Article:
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> How can I take ownership of ntfs folders
icyj
post Mar 30 2006, 06:37 PM
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Here is my situation. I have just installed Suse 10 on my desktop. I have a total of three hard drives on that computer. I installed suse on one, and left the other two drives alone. They are both formatted with ntfs and contain files that I do not want to delete or format over. With a fresh install of suse, I have only read priviledges of the two ntfs drives. Is there any way I can take ownership of those two drives so that I can read, write, and modify the files that currently exist on those drives; and do so where as not to damage any of the stored files? Also, I know only some of the basic Linux commands, so if you could explain in detail, it would be very much appreciated! Thanks in advance... smile.gif
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Robert83
post Mar 31 2006, 05:07 AM
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Hi,

the read only thing is because NTFS support is still in it's early stages, and writing to a NTFS formated disk would eventualy completely destroy the file system, so it's not reccomended. If you only use Suse on that computer, then I would recommend that you either format the disk with ext3 partition, or if you are really-really-really lazy, grab yourself a copy of partition magic 8 , and convert those NTFS drives to FAT32. (but the first idea ext3, would be better smile.gif ).

Sincerely
Robert B


--------------------
Robert Becskei
robert83@linuxhelp.net
--------------------
May the source be with us!
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DFI Lanparty UT4 NF4 ULTRA-D
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icyj
post Mar 31 2006, 09:14 AM
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Thanks for the quick reply. I have another quick question for you. The two ntfs drives I have are identical to each other, meaning all the data I have on the one is also backed up on the other (doubt it matters, one drive is ide and the other sata). Now could I convert one of those two drives to ext3, and then copy the contents of the remaining ntfs drive onto the ext3 formatted drive safely? And what program would you recommend I use to format a drive from ntfs to ext3 (Im still a little new to Linux)?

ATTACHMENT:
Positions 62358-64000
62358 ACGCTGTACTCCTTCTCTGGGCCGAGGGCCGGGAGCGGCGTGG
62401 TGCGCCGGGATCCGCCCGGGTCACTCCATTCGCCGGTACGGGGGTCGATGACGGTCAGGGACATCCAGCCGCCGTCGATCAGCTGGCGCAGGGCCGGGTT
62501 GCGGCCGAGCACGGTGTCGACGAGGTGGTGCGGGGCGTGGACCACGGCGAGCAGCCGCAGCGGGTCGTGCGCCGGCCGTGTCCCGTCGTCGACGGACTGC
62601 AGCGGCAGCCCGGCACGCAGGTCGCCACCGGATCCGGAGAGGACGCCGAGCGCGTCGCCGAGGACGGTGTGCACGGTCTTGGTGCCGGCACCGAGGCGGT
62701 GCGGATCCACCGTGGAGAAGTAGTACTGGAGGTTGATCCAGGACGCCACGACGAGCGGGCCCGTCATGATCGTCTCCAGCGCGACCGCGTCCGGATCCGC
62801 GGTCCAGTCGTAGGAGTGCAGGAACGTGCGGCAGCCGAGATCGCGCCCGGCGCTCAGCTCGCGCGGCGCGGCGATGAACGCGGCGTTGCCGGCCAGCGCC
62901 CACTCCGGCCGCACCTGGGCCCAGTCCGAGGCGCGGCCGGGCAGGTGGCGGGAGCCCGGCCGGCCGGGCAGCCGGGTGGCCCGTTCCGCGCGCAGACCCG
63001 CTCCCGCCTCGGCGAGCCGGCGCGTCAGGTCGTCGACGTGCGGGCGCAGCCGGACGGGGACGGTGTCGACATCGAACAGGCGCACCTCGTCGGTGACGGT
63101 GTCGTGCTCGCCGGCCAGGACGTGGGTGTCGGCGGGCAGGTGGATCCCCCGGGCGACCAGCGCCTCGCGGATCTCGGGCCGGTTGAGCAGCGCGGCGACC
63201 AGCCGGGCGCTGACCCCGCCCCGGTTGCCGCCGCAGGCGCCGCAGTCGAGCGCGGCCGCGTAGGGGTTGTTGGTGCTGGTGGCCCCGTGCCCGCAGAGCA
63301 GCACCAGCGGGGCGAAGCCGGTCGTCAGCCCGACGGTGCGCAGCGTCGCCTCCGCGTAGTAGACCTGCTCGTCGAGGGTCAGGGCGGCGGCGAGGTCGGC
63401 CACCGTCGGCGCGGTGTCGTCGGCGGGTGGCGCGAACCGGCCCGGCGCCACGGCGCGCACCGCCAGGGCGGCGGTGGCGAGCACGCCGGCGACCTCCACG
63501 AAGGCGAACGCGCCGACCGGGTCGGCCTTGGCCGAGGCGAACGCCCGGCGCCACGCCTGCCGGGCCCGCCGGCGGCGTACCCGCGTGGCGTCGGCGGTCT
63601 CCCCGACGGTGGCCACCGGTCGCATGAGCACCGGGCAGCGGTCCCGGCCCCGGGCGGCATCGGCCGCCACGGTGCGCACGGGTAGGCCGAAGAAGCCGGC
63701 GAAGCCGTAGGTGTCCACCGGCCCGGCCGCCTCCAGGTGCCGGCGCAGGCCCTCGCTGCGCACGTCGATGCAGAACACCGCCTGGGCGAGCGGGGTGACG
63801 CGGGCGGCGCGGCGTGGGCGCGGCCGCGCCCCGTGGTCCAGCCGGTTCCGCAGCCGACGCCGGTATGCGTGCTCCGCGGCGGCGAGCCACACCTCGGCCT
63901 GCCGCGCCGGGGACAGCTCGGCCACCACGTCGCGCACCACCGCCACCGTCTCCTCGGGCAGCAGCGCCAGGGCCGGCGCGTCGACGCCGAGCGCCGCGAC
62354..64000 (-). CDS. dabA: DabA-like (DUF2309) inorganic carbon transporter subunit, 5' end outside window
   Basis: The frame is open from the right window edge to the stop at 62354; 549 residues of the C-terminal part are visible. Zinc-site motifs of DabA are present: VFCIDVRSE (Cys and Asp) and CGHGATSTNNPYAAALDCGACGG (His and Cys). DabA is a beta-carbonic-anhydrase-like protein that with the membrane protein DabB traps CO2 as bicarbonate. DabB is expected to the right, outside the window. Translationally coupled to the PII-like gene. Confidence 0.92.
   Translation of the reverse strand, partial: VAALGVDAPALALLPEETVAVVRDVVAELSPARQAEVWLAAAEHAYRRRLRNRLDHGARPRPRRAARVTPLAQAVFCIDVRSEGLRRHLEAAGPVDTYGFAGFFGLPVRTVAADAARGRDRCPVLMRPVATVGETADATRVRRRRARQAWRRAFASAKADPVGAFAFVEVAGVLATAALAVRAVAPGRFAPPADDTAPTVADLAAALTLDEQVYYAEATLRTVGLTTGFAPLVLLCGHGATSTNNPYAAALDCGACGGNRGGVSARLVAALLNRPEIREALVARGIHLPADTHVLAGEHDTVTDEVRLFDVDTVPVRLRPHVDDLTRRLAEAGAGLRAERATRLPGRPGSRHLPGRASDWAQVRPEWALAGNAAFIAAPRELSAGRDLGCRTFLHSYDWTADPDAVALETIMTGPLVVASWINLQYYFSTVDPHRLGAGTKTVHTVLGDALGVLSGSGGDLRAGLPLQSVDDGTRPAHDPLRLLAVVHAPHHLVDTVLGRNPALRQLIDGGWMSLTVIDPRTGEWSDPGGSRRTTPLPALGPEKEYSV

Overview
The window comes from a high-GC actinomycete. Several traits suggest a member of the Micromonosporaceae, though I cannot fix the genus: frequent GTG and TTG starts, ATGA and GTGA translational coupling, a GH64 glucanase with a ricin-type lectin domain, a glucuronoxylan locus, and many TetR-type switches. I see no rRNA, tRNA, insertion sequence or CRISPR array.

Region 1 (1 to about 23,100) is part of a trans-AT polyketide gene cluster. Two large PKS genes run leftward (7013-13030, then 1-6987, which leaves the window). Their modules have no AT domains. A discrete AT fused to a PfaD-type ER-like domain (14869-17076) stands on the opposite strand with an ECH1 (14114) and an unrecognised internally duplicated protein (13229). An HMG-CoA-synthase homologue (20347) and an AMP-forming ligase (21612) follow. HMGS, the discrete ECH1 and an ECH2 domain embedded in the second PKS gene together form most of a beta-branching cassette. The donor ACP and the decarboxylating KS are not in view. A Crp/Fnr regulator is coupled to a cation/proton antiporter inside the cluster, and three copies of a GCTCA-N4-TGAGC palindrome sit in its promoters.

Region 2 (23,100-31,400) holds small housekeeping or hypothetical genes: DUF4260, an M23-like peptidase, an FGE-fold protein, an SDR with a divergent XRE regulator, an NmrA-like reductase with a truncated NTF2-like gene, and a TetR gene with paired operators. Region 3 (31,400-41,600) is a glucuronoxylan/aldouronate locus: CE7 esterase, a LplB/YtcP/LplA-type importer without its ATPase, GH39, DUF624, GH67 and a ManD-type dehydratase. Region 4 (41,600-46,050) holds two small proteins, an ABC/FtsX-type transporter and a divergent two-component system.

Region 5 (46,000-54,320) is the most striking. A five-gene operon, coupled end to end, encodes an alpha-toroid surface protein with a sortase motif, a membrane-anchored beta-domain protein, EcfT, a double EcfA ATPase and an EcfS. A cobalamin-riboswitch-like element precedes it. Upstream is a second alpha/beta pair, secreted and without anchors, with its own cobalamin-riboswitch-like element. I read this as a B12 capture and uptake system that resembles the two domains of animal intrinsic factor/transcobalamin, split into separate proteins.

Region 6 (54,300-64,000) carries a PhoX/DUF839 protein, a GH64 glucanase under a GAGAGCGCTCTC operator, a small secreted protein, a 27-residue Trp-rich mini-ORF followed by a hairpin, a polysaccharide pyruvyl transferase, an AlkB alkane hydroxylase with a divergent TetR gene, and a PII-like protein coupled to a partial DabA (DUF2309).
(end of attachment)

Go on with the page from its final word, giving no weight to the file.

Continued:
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Robert83
post Mar 31 2006, 10:47 AM
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Hi,

first of all you login to linux, and open up a terminal then type as root

CODE
fdisk -l


this will list all hard drives/partition on the disk allong with partition type space etc...

the sata disk will probably be /dev/sda or something , and if you are saying that the drive is a exact copy of the ide drive which is probably /dev/hdb or /dev/hdc or /dev/hdd , this depends if it's primary master (dev/hda) , slave (dev/hdb) , secondary master (dev/hdc) slave (dev/hdd).

You will need to delete the partition on the NTFS disk IDE for example if you wish.

CODE
fdisk /dev/hdb

if the NTFS disk is /dev/hdb
press m to list help
then press d , to delete a partition
type partition number you wish to delete, if it's a one primary partition taking up all disk space , type 1 then enter.
then you press w , which write new partition table to disk.

then once again you do a
CODE
fdisk /dev/hdb

press n to add a new paritition , chose primary parition , then press 1, then press enter, enter again, and finaly press w , and then once you are back to console. Type the following.

CODE
mkfs.ext3 /dev/hdb

this will take a while to format as ext3 partition.

then we create a directory in which we will mount this paritition
CODE
mkdir /bigdrive
mount /dev/hdb1 /bigdrive


now /dev/hdb1 new 120GB ext3 partition is mounted under /bigdrive

to make this permanent you need to add a entry into /etc/fstab
CODE
/dev/hdb1         /bigdrive               ext3    defaults        1 2


Sincerely
Robert B

ps.: carefull with above commands!


--------------------
Robert Becskei
robert83@linuxhelp.net
--------------------
May the source be with us!
--------------------
AMD X2-3800 @ 2400Mhz
2048MB DDR 400Mhz
DFI Lanparty UT4 NF4 ULTRA-D
GeForce 7800GT
250GB+250GB
Pioneer DVD-RW
17inch Samsung Syncmaster 757NF
WinXP Pro (SP2)/ CentOS 4.3
--------------------
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